I suspect that only one child in the history of humanity accepted His parents’ rules without complaint. We don’t like rules. We don’t like anything that keeps us from having what we want when we want it. Often we rebel and do as we please anyway. When we were children, our parents responded to this rebellion with some form of punishment. In this case the consequence of our action is contrived, but with good reason. If we do not learn that our actions have consequences as children, we will learn it as adults and they will be much more severe. Examine our prison population if you need proof. A majority of the offenders there lacked strong discipline at home.
Why did our parents treat us this way? In most cases, they were not exercising power for its own sake. They did not take pleasure in causing us pain. They did what they did because they loved us. All of the rules, admonishments, lectures, and punishments were intended to shape and protect us. They were saying, “I love you. I want the best for you. Don’t hurt yourself.” Most of us figure that out at some point in our lives. We come to understand that love doesn’t require unrestrained indulgence.
This letter is written to all of us, but in particular to you who for whatever reason may have kept your distance from God or “religion.” Or, maybe you just aren’t comfortable with everything that’s in the Bible. For the purposes of this post I’m going to assume at least an acknowledgement that God exists and has a part in human affairs.
It is no mere accident of language that God defines Himself as our Father. He gives us (though regrettably not including me) children so that we can understand that aspect of His love for us. He sets boundaries for us and gives us instruction to protect and nurture us because He loves us. If you’ve ever read the first few books of the Bible, you saw a whole lot of rules. They are there to help us understand our relationship to a holy God and our abject need for His redemption, but many of them also served to protect His people. In an era when no one could have known about the unseen pathogens that spread sickness and disease, God provided detailed instructions regarding clean and unclean that kept the people as safe as possible. All of the rules were motivated by love.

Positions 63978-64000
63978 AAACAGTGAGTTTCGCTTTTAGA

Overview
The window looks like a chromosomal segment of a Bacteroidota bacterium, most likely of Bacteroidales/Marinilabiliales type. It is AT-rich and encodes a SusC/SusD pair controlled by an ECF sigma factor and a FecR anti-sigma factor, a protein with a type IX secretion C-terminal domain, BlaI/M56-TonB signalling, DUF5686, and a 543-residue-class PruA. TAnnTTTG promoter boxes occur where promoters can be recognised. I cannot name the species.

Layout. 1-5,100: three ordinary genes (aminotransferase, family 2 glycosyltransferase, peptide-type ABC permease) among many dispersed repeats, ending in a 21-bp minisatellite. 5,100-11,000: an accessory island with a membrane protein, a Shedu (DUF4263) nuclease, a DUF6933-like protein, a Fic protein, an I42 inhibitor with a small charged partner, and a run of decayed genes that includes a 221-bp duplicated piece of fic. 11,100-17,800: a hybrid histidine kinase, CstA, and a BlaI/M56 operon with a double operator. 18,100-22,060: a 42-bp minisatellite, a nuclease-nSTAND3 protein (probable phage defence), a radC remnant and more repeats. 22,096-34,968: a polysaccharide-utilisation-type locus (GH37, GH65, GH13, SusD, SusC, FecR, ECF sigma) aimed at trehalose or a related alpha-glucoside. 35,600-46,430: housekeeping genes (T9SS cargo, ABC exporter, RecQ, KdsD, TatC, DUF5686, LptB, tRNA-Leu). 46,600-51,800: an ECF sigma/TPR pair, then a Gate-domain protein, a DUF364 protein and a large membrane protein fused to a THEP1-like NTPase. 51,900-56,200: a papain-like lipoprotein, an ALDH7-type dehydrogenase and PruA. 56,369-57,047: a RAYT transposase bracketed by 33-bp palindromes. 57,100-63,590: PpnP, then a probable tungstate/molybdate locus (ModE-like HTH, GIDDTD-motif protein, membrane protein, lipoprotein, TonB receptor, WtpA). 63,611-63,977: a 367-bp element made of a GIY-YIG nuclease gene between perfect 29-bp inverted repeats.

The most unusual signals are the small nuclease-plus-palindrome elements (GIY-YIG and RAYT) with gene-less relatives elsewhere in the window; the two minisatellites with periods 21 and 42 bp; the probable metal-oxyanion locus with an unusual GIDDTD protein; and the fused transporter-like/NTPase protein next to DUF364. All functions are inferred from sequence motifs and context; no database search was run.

Though Jesus has made a new and better way (Rom 5:8-9) and we know that salvation cannot be earned (Eph. 28,) He has given us instructions that are for our own good. The ultimate tragedy is to refuse the gift that Jesus offers in Himself. Miss that and nothing else really matters. Yet it remains true that following the principles of living that He laid out for us in the Bible will keep us from much harm. This is the ache that is in my heart when I see people making poor choices. When we share the Gospel message, one of the verses commonly referenced is Romans 6:23, which says, “For the wages of sin is death, but the free gift of God is eternal life in Christ Jesus our Lord.” We speak of the final damnation in Hell, but one need not look so far to see the truth in this passage. Most of us will experience the consequences of our sin while we yet live on this earth. This is often true even after we have repented and been forgiven. We may be spared the ultimate consequence, but some things are going to happen just that’s because the way things work. Unless God in his mercy intervenes, we will not be spared earthly repercussions.